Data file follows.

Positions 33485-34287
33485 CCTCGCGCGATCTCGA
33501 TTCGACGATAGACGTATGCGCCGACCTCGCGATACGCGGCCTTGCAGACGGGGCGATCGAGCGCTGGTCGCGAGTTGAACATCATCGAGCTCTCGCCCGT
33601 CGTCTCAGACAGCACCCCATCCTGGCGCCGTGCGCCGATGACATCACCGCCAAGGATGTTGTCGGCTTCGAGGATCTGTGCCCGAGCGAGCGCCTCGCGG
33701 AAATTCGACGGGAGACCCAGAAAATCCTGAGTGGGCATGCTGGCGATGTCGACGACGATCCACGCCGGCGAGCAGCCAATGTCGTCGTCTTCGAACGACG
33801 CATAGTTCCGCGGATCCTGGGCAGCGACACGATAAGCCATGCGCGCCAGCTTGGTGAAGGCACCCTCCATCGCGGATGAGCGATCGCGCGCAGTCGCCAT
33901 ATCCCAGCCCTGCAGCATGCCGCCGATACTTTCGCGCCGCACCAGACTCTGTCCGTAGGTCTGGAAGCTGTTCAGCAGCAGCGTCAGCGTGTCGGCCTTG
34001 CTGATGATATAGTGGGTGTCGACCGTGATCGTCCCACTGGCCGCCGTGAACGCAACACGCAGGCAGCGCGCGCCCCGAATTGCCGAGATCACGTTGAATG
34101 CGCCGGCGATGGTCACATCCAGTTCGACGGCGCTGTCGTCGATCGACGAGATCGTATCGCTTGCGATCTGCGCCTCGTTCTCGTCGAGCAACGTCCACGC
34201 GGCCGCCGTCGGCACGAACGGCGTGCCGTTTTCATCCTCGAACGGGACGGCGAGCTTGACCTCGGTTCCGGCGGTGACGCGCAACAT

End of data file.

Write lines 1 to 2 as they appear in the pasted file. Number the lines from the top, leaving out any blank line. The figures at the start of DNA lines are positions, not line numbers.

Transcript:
Positions 33485-34287
33485 CCTCGCGCGATCTCGA